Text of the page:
Information system vital for the NEM

QNI, HumeLink, AEMO VNI West, transmission, NEM, VNI West

By Phil Kreveld

There are prognostications aplenty about the developments necessary in the NEM, for example, batteries versus gas versus coal and, yes, even nuclear. New projects hit the pages of the newspapers such as Katter’s CopperString transmission line project connecting Mt Isa with Powerink’s grid. In all this noise, there is one clear note that is not being sounded—and therefore this article. In the confusion of new transmission link projects, new batteries, and new schemes to contain solar rooftop energy contributions, etc., etc., the control of the vast machine that is the NEM doesn’t rate a mention. So let’s establish some engineering home truths that cannot be ignored or putting it another way, if resilience and stability in the nation’s electricity system are deemed necessary, then now is the time to implement a national control scheme.

Ah, our readers might well say, “a national control scheme”; that’s just another shout in the noisy discussions about the future of the NEM. So let’s review first why we are, as things stand, heading for serious challenges to resilience and stability.

Synchronous generation provided by coal is heading out the door and synchronous gas generation projects have not firmed up and even if some, like the Hunter project take shape, there will still be a large net loss of synchronous generation. Snowy 2.0 might be, if thought through, the last bastion of synchronicity on the mainland of Australia.

Can the new renewable projects that are taking us to zero-emission fill the gap? The answer is ‘no’ unless we consider new control schemes for the NEM that can preserve a strong synchronicity in the national grid. The alternative would be a series of ‘back to the future’ state grids, unconnected to each other or even mini and microgrids. We are wedded to alternating current systems and these, by their very nature, require synchronicity.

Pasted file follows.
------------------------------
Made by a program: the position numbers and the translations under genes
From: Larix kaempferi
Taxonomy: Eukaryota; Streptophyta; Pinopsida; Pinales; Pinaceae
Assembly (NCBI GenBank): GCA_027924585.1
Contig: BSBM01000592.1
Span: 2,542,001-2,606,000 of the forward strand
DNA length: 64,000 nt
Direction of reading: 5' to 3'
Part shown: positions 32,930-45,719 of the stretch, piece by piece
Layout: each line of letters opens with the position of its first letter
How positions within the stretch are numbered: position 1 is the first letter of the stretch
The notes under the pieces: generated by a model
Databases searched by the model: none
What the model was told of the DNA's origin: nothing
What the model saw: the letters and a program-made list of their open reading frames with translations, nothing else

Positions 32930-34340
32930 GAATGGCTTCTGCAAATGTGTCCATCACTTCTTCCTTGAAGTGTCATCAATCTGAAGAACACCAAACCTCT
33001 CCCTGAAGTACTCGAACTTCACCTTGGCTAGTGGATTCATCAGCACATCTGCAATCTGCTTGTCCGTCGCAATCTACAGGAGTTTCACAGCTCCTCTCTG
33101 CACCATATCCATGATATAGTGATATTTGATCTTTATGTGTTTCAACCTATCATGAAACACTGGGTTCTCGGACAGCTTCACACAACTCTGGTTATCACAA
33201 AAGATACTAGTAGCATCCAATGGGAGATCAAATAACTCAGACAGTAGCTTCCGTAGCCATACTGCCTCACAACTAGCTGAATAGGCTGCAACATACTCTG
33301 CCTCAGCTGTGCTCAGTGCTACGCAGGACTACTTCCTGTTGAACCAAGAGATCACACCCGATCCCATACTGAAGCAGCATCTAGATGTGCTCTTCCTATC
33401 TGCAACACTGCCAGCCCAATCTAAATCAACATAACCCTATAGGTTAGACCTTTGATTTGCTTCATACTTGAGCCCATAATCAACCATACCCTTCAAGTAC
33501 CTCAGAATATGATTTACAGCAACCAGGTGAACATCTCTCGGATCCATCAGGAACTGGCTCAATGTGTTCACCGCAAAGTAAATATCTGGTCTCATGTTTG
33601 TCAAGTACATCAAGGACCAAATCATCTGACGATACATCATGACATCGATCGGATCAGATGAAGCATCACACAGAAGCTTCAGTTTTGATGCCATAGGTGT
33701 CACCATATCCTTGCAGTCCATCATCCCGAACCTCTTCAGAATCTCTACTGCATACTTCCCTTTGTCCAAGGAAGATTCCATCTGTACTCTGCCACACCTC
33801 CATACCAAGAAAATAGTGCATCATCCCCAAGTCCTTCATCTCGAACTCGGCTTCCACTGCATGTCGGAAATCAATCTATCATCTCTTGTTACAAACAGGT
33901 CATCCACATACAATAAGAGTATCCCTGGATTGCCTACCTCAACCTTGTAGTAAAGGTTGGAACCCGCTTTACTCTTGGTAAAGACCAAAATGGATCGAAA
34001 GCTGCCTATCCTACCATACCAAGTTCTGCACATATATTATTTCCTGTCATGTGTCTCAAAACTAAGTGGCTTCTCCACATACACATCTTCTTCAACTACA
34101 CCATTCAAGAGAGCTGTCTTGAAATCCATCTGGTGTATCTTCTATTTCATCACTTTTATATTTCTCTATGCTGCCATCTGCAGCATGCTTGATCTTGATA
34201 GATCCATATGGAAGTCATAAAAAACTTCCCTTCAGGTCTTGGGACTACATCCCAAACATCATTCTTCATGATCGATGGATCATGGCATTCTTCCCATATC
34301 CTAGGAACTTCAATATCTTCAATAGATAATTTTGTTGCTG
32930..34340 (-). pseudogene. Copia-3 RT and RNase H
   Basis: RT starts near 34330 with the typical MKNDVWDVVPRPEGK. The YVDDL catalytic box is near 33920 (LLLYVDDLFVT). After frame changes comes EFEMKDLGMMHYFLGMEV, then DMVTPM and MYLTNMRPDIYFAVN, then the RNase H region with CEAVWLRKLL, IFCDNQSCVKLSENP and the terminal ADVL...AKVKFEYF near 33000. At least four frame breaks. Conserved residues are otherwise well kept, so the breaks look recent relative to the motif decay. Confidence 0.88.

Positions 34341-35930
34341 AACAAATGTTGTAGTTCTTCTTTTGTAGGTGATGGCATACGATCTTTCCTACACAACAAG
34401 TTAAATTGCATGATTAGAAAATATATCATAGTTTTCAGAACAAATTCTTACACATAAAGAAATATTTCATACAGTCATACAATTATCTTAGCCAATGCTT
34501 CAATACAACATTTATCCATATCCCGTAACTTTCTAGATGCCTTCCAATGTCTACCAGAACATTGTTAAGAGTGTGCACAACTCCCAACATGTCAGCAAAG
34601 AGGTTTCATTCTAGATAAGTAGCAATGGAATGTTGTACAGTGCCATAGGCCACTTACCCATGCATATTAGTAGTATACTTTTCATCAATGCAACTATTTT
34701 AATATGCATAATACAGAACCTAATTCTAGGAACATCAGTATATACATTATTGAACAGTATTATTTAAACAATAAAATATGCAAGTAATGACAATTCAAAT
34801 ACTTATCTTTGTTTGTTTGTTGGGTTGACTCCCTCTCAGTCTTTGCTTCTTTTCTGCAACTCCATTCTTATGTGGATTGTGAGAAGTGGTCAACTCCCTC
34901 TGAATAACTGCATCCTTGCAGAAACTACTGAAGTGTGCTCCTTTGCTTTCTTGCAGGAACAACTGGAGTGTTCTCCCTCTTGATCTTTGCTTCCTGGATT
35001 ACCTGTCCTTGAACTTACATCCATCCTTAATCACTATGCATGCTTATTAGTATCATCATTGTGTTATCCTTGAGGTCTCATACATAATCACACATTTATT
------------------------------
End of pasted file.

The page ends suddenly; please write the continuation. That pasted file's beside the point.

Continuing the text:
Whether we are talking inverter-based resources (IBR) for wind, solar or batteries, their basic technologies utilise internal oscillators that control the switching patterns of large semiconductor switches, providing a simulated AC output. It is critically important to take this into account when considering renewable grids because in order to have synchronicity, not only must these internal oscillators all operate at 50 Hz, but they must also maintain their phase stability between one another, i.e., without that latter requirement, the network could sustain disruption and serious damage.

Up to the present, phase stability has been assured because all IBR resources, be they wind farms, the Hornsby battery in South Australia and similar installations, and the millions of home and business solar inverters by employing ‘grid following’ IBR. This requires the presence of 50 Hz voltage at IBR connection points. The IBR internal oscillators latch onto the 50 Hz voltage to provide this essential phase stability.